Endigar 166

When my children were small, beautiful, trusting faces looking to me for guidance and empowerment,  I enjoyed telling them stories as if they were real.  Their reactions were priceless.  But then, I noticed that they would invest faith in what I said, and I would have to go back and correct what I had done.  How would they know when to trust my words?  Was I doomed to sacrifice the role of story teller so that they would know that I would always tell them the truth.  They needed that from me.  But they needed the interplay of the imagination as well.  I was left with the choice of two roles because of this conflict; Father of Integrity or the Mischievous Story Teller.

A third way appeared to me.  I sat down with them and explained my dilemma as best I could.  I told them that we would have a code word between us.  If I was telling them something, and they wanted to make sure it was true, they would just say the word, ‘CRICKET,’ and I would continue my story but include crickets in it, or I would just come out and tell them it was a fictional account.  This safeword gave them the best of both worlds.  That way, if I was telling them something I believed to be true, and they said cricket, and I continued to tell them that this was a true story, they could count on it.  I never violated this arrangement with them, and I never intend to do so in the future.  And yes, they have used this safeword even as teenagers.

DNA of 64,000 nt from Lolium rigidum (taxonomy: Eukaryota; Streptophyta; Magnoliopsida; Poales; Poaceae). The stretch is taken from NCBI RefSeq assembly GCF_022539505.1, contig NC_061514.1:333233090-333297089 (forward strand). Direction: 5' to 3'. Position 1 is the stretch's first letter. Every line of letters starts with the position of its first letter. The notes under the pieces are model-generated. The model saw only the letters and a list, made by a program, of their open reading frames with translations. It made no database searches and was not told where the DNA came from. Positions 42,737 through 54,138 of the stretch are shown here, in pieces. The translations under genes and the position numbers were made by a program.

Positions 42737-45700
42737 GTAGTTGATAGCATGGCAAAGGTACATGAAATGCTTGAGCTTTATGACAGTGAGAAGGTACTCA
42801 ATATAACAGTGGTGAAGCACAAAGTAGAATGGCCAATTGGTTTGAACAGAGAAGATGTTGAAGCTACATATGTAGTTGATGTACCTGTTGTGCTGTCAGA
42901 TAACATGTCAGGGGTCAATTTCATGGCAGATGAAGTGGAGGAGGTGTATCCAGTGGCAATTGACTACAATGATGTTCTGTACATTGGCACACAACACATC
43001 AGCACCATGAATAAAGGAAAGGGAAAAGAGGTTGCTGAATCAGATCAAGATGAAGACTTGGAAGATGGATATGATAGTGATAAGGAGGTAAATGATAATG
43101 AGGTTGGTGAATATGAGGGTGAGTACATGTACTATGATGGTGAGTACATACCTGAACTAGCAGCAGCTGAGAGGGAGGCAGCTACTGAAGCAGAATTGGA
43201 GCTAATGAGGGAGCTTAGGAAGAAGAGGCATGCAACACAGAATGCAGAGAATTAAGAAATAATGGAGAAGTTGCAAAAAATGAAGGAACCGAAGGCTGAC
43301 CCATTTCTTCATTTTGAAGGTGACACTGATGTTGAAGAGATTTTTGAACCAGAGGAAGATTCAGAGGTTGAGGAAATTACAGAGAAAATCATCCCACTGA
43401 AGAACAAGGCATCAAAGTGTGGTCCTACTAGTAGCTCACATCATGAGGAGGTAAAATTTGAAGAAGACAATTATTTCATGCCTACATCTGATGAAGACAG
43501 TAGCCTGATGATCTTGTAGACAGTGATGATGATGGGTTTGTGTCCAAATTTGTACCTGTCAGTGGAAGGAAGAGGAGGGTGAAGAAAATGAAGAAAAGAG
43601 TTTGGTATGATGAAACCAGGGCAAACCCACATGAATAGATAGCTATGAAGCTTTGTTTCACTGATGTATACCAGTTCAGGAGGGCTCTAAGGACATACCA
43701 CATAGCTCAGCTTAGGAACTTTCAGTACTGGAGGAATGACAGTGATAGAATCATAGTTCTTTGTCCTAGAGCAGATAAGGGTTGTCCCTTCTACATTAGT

It is hard for me to accept an either / or proposition.  Give me two doors to chose between and I am looking for the secret panel hidden in the bookshelves.  There  must be a way that synthesizes the two apparently contradictory perspectives.  When I am told that this is the way, walk ye in it, I begin looking around for hidden treasures.  All the time I spent researching scripture I had a hunger for the occultic meanings tucked away between “Thee” and “Thou.” 

I understand why Jacob struggled with God, and demanded to know His name.  He really was just looking for his own safeword.

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